Then Jesus came to the Jordan to be baptized by John. And everything changed. Doesn’t it always, when Jesus shows up? Thus began the time of John’s diminishing popularity. Once John recognized who Jesus was, he began to nudge his followers toward the Messiah. After all, isn’t that what God called him to do? His popularity dwindled. There were fewer high-five’s and “atta-boys.”

During this time of diminishing, one of John’s people piped up and said, “Uh, Rabbi, not sure if you noticed, but we’re kind of bleeding followers. And what’s weird is that they all seem to be following that other guy. You know…the guy you endorsed the other day? The one you called, ‘the Lamb of God who will take away the sins of the whole world?’ You know, the one you said, ‘would baptize with the Holy Spirit and fire?’ It looks like everybody’s heading over his way.”

What he seemed to be insinuating was: “Teacher, aren’t you bothered by this? Doesn’t it get under your skin a little? You’re losing your fan-base. You’re taking a dip in the polls. This Jesus guy is getting more likes, more retweets, more visits. Your algorithm is shot. His platform is expanding, but yours is…well…diminishing.”

Diminishing.

Being forgotten. Overlooked. Abandoned. Fading away into obscurity. Who likes diminishing? Nobody likes diminishing, unless of course they’re on a diet plan. And yet John seemed to take it in stride.

As a matter of fact, while diminishing, John made this profound statement: “That joy is mine, and it is now complete. He must become greater; I must become less.”

And this is why, among all the amazing men and women in Scripture, John the Baptist is one of my heroes. In a day of posturing, platform building, selfies, and Snapchat, John has something to teach us. That while our world is trying to get noticed, John was okay with blending into the background.

What is more, he was able to do it with JOY.

As I said already, perhaps the key to happiness isn’t found in being noticed or liked, followed or admired. Perhaps John gives us some clues about how joy can be found even while diminishing.

 

This is a rewind to one of my recent teaching messages at Crosspoint Church. You can hear the full message here.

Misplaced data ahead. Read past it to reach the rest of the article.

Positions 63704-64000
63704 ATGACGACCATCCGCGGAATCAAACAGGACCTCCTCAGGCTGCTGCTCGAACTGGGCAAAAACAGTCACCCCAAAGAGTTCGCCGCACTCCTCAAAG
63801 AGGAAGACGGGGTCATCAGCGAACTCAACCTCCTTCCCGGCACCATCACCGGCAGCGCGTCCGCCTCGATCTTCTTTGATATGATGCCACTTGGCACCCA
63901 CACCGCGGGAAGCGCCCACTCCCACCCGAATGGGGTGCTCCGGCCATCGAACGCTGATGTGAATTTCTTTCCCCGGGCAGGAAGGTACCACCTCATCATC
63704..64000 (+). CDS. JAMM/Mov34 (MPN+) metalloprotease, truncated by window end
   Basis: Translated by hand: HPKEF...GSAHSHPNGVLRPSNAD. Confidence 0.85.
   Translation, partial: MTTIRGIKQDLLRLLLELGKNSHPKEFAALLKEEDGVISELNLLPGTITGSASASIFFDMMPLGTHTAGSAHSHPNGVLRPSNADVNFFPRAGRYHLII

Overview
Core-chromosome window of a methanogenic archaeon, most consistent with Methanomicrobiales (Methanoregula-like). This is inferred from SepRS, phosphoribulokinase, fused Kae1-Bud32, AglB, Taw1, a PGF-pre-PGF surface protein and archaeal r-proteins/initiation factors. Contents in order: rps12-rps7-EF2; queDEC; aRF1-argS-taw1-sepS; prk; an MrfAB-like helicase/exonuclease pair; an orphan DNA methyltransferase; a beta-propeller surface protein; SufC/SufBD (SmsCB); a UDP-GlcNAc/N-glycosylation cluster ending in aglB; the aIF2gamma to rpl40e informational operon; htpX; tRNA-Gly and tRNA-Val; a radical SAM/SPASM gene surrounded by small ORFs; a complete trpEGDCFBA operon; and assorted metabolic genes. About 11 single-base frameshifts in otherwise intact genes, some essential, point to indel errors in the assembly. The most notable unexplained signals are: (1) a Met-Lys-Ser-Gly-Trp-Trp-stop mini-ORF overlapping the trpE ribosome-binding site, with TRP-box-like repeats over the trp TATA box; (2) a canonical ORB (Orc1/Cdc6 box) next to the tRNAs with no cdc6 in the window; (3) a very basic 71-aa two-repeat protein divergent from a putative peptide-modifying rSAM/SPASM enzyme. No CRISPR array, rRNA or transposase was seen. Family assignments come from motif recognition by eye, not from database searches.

Leadership, Personal Development

Reaching Zero Inbox

Clutter. We all love it, right? Well, no.

What if you could unclutter your email inbox? What if you could create a system and rhythms that will leave your inbox empty at the end of each day? I’ve been working at this for the past couple of years and I’ve discovered a system that works. I can’t take credit for any of it – my process is a synthesis of advice and techniques accumulated from other sources. So because “sharing is caring,” here goes:

Create a “#Backlog” folder.

You need to find a landing place for emails that you will follow up at a later date. I recommend creating a sub-folder in your inbox called “#Backlog.” I add the hashtag to ensure that this folder appears at the top of my list of sub-folders when they’re sorted alphabetically. I’ll explain how this folder gets used later.

Consolidate all your task lists.

As I explained in a previous post (“The Task List“), a fundamental key to getting the right things done, is to consolidate all your task lists into one. If you’re the kind of person who has multiple tasks lists (or sticky notes), you will be hard-pressed to implement the next few principles.

Track your emails through your task list.

Do you realize that your inbox is a task list? You need to somehow fold your emails into your consolidated task list. Otherwise, you’re back to having two task lists.

There are many ways to do this. You could do it through Outlook. Any email you flag will automatically be added to Outlook’s task manager list thingy. I’m personally not a fan of this task manager – it’s not a very versatile system. I like a system that allows start dates and deadlines for tasks. So I don’t recommend this option.

A second option is to manually add each email to your task list (e.g. Follow up Ronald’s email about wall removal in Berlin). There are two downsides to this approach. First, it takes time to manually enter this data into your task list. And if you receive over one-hundred emails a day, it could get tedious. Second, it will take time to search for the email when you decide to respond to it – even if you put it in a sub-folder. But hey, if you grew up loving Hide-and-Go-Seek or Kick-the-Bucket, have at it! The rest of us will spend our freed-up time spinning in our chairs and eating avocado toast.